EPAR summary for the public
This document is a summary of the European Public Assessment Report (EPAR). It explains how the Committee for Medicinal products for Human Use (CHMP) assessed the studies performed, to reach their recommendations on how to use the medicine.
If you need more information about your medical condition or your treatment, read the Package Leaflet (also part of the EPAR) or contact your doctor or pharmacist. If you want more information on the basis of the CHMP recommendations, read the Scientific Discussion (also part of the EPAR).
What is Gliolan?
Gliolan is a powder to be made up into a solution to be taken by mouth. It contains the active substance
What is Gliolan used for?
Gliolan is used in adult patients with malignant glioma (a type of brain tumour). Gliolan helps surgeons to see the tumour more clearly during an operation to remove it from the brain.
Because the number of patients with malignant glioma is low, the disease is considered ‘rare’, and Gliolan was designated an ‘orphan medicine’ (a medicine used in rare diseases) on 13 November 2002.
The medicine can only be obtained with a prescription.
How is Gliolan used?
- Ameluz - 5-aminolevulinic acid hydrochloride
Prescription drugs listed. Substance: "5-aminolevulinic acid hydrochloride"
Gliolan should only be used by experienced brain surgeons who are familiar with surgery of malignant glioma, who have an
The recommended dose of Gliolan is 20 mg per kilogram body weight, taken two to four hours before the patient is anaesthetised. Gliolan powder should be dissolved in 50 ml tap water by a nurse or pharmacist before the patient drinks the solution. Gliolan should be used with caution in patients who have problems with their liver or kidneys.
How does Gliolan work?
The active substance in Gliolan,
How has Gliolan been studied?
The effects of Gliolan were first tested in experimental models before being studied in humans. However, because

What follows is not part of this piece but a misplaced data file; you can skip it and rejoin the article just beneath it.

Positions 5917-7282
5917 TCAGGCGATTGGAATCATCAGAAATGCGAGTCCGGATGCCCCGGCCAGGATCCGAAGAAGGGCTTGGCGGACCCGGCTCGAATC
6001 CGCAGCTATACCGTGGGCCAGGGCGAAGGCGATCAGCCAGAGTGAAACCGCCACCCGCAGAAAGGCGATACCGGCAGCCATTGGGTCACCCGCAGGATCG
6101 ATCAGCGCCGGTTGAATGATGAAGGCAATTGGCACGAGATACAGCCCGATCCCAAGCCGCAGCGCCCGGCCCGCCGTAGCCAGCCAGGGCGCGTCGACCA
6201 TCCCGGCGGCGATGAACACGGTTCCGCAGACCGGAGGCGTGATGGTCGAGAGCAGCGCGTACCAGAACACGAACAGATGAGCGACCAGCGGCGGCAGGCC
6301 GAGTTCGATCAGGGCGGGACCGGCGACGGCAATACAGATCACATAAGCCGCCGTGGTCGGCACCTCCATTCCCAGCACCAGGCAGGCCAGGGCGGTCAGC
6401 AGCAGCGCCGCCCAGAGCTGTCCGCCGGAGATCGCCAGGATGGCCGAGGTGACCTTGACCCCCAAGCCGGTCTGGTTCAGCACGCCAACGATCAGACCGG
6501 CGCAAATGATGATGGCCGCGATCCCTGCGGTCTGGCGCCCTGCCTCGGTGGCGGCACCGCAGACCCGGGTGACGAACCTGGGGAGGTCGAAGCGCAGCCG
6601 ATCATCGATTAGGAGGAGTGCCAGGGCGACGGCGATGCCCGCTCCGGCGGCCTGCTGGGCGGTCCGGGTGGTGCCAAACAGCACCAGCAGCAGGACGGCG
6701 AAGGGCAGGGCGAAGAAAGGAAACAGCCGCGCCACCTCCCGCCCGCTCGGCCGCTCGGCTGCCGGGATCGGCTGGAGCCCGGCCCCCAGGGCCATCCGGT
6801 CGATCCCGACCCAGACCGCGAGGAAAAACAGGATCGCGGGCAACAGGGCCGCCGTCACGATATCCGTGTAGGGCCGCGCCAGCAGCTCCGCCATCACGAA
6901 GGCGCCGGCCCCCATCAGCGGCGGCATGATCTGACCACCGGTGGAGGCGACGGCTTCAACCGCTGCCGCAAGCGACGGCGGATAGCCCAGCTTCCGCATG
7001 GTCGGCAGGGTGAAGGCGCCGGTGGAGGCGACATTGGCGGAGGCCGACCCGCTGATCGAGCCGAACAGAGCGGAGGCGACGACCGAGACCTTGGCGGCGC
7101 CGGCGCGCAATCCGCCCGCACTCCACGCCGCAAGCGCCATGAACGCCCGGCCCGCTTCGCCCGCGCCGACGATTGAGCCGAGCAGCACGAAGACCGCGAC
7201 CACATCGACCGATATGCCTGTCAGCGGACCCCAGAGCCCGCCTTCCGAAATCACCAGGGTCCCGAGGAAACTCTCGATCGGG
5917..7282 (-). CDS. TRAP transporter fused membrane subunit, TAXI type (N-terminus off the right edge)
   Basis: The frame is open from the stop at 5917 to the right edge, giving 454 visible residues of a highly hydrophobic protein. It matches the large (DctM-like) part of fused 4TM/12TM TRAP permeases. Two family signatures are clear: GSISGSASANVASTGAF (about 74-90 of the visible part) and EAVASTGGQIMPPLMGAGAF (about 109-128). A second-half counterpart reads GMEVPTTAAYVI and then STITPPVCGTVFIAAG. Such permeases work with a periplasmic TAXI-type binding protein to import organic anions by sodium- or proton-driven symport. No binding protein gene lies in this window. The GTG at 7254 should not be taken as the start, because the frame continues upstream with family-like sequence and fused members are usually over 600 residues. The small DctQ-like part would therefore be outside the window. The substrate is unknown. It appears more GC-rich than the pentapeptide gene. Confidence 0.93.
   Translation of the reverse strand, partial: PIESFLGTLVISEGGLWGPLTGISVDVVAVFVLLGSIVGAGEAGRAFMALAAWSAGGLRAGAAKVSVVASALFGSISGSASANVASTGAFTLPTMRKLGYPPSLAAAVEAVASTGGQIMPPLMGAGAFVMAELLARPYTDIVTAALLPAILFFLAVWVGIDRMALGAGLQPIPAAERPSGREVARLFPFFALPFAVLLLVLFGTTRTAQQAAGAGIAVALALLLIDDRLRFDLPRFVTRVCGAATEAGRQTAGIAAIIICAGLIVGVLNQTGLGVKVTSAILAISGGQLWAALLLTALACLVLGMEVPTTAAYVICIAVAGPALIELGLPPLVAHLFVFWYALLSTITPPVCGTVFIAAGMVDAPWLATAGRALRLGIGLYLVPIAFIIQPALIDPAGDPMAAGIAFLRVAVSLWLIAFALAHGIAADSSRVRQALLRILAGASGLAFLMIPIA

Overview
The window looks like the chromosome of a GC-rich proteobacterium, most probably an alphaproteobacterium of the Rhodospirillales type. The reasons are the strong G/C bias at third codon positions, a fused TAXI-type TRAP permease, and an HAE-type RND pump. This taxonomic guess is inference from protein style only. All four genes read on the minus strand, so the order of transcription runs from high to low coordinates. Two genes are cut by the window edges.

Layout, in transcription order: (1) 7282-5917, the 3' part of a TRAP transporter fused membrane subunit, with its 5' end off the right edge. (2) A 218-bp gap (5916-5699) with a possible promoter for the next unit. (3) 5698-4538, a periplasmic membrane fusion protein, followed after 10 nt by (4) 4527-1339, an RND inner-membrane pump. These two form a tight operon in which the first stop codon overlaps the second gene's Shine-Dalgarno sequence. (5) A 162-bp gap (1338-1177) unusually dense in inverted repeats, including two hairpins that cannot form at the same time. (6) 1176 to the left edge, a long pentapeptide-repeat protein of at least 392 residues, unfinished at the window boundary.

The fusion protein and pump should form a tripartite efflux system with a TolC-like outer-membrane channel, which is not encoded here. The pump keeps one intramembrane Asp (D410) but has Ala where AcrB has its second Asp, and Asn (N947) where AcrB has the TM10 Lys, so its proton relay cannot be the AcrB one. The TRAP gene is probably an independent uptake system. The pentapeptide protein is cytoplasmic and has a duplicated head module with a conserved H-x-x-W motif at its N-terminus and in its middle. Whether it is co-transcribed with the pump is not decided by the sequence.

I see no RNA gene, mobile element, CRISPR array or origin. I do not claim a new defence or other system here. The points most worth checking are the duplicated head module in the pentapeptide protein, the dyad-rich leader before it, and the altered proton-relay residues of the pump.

Gliolan has been studied in one main study involving 415 patients with malignant glioma who were about to undergo brain surgery to remove the tumour. The outcome of the operation was compared between patients taking Gliolan (operated under blue light) and that of patients who did not take any medicines to improve the visibility of the tumour (operated under normal white light). The main measures of effectiveness were the proportion of patients who had no visible tumour on a brain scan taken 72 hours after the operation, and the proportion who survived six months without the brain tumour coming back or getting bigger (‘progressing’). The brain scans were analysed by an expert who did not know whether the patients had received Gliolan or not.
What benefit has Gliolan shown during the studies?
Removal of the brain tumour during surgery was more complete when Gliolan was used. At 72 hours after the operation, 63.6% of the patients given Gliolan had no visible tumour on a brain scan, compared with 37.6% of those who did not receive Gliolan. After six months, 20.5% of the patients given Gliolan were still alive without progression, compared with 11.0% of those who did not receive the medicine.
What is the risk associated with Gliolan?
The most common side effects seen with Gliolan are due to a combination of the medicine itself, as well as anaesthesia and the removal of the tumour. The side effects seen most commonly (in more than 1 patient in 10) are anaemia (low red blood cell counts), thrombocytopenia (low blood platelet counts), leukocytosis (high levels of leukocytes, a type of white blood cell) and increased levels of liver enzymes in the blood (bilirubin, alanine aminotransferase, aspartate aminotransferase, gamma glutamyltransferase and amylase). For the full list of all side effects reported with Gliolan, see the Package Leaflet.
- Ameluz - L01XD04
Prescription drugs listed. ATC Code: "L01XD04"
Gliolan should not be used in people who may be hypersensitive (allergic) to
Why has Gliolan been approved?
The Committee for Medicinal Products for Human Use (CHMP) noted that surgical treatment for malignant glioma should aim to remove as much of the tumour as possible while sparing healthy brain tissue. It concluded that Gliolan increases the ability of the tumour to be distinguished from healthy brain tissue during surgery, and that it increases the proportion of patients whose tumours are completely removed and extends the time that patients survive without progression.
The Committee decided that Gliolan’s benefits are greater than its risks for the visualisation of malignant tissue during surgery for malignant glioma. It recommended that Gliolan be given marketing authorisation.
Which measures are being taken to ensure the safe use of Gliolan?
Before the medicine is launched, the company that makes Gliolan will set up training courses in all Member States for brain surgeons to inform them about how to use the medicine safely and effectively during surgery.
Other information about Gliolan:
The European Commission granted a marketing authorisation valid throughout the European Union for Gliolan to m e d a c Gesellschaft für klinische Spezialpräparate mbH on 7 September 2007.
The summary of opinion of the Committee for Orphan Medicinal Products for Gliolan is available here.
The full EPAR for Gliolan can be found here.
This summary was last updated in